September 26, 2000
Social Security, Medicare and prescription drugs are issues that hit home for many seniors. And they're listening to what the presidential candidates are saying. Story
Make it easier on family in time of grief
No one likes to think about it or talk about it. But it's absolutely guaranteed: At some point, all of us will be involved in planning a funeral.
On top of her game
Senior Games' outstanding female athlete five times in a row, she's ready to compete next month.
Years later, a prayer of thanks
Music is important in my life, even though it was forced on me as a child.
Grandma's urge to lurch still rises
My daughter's family includes my daughter, her husband, two growing boys, a dog, two cats, a gerbil, two rabbits and a superannuated, raggedy fish that lives in a brandy snifter with blue marbles at the bottom. One of the cats drinks water exclusively from that snifter: It doesn't covet the fish, it just likes the flavor.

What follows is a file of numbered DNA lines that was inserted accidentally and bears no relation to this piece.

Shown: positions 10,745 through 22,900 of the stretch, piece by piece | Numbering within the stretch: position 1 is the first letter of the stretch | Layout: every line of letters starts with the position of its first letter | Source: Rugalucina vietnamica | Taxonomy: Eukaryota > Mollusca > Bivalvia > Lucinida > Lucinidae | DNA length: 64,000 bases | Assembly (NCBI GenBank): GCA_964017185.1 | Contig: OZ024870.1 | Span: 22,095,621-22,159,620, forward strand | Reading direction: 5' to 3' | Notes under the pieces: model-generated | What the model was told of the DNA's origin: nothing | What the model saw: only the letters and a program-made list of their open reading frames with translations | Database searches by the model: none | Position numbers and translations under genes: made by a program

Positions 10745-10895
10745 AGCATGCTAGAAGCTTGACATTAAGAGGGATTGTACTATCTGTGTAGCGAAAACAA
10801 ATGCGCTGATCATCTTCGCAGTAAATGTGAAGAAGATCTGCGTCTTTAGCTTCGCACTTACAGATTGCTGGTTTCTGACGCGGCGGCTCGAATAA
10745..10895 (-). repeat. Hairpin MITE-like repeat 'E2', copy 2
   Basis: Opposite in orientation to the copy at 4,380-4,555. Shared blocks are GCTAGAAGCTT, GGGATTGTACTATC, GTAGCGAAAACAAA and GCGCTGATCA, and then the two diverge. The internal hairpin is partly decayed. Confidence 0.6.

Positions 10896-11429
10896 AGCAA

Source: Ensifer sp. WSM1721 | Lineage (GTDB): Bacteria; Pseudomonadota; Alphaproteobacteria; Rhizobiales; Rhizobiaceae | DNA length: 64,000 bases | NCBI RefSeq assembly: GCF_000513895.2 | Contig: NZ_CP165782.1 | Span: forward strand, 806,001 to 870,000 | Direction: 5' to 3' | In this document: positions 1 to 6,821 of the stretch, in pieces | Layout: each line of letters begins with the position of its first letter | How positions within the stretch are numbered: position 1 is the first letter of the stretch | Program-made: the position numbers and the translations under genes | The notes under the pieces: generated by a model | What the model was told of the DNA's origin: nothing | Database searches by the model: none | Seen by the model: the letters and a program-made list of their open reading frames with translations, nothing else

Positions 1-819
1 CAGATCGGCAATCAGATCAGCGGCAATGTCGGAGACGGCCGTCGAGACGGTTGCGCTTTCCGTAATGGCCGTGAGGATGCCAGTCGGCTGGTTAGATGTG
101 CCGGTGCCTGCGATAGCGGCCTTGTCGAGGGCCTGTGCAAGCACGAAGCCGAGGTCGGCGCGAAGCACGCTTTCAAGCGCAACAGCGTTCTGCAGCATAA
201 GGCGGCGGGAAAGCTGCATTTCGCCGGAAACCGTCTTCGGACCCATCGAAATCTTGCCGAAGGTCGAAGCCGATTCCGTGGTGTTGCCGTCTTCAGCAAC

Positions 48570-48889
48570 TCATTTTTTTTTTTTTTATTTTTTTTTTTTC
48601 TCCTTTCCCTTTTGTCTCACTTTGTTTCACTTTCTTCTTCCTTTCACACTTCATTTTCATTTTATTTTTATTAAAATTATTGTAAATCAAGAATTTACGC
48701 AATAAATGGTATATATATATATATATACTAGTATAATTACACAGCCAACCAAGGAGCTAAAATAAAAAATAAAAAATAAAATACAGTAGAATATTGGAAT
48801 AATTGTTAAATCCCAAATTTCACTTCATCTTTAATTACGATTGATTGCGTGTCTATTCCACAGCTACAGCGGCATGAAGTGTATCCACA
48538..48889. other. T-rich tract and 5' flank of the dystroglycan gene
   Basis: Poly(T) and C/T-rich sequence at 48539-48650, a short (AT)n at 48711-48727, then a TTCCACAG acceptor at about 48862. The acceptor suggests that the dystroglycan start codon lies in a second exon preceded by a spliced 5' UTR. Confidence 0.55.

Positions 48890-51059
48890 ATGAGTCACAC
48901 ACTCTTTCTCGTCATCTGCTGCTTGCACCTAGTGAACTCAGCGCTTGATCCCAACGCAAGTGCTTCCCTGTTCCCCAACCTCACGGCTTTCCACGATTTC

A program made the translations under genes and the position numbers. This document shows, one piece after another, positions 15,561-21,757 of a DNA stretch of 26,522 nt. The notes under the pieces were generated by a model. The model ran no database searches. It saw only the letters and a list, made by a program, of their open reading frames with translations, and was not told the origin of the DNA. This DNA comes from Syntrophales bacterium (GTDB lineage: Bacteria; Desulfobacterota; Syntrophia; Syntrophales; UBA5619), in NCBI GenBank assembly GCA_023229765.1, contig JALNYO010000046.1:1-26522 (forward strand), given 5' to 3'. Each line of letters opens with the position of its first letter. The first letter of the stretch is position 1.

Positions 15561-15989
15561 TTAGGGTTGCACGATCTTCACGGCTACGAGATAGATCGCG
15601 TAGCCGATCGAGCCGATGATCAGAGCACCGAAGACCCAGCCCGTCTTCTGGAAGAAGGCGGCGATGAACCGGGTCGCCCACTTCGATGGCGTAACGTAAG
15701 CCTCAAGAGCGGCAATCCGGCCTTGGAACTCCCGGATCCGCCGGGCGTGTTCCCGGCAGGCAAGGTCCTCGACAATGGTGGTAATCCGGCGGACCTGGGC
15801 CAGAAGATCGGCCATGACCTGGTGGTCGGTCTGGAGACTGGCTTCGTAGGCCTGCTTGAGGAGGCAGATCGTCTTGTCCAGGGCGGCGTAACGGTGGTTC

And now, a time to savor the fury
I'm not middle-aged anymore. I'm 691/2. I'm old. Now, I'm an official curmudgeon, and I am "shocked, shocked" at the modern world and love to complain about it. I'm not alone. In his book The Force of Character and the Lasting Life (Random House, $24), James Hillman writes: "Fury in old age is a regular phenomenon."
Volunteer helps keep Shrine effort moving
Ernie Bach's spare time is taken up with volunteer work for the Shriners, where he shuttles children to medical care.
Lighting the way to change
I've had an interesting time this summer seeking out some of the lighthouses of Florida. Some are easy to visit, and others are less accessible. My friends Valerie and Ron were instrumental in my seeing the most unusual, the Cape Canaveral Lighthouse, which is not open to the general public. Most can view it only from a great distance, with high-powered binoculars, but we were able to go to it.
Volunteers stock gift shop, lend an ear
Citrus Memorial Hospital's shop provides a service, and the proceeds are used for donations and scholarships.
Take care of your shoulder: You can't get by without it
Meet the most flexible, the most fragile and perhaps the most abused joint in our bodies -- the shoulder. It is, along with one of its closest neighbors -- the rotator cuff -- very vulnerable to injury. When you consider the wide range of motion and the flexibility that the shoulder has to offer, it is easy to see how this joint can be susceptible to injury.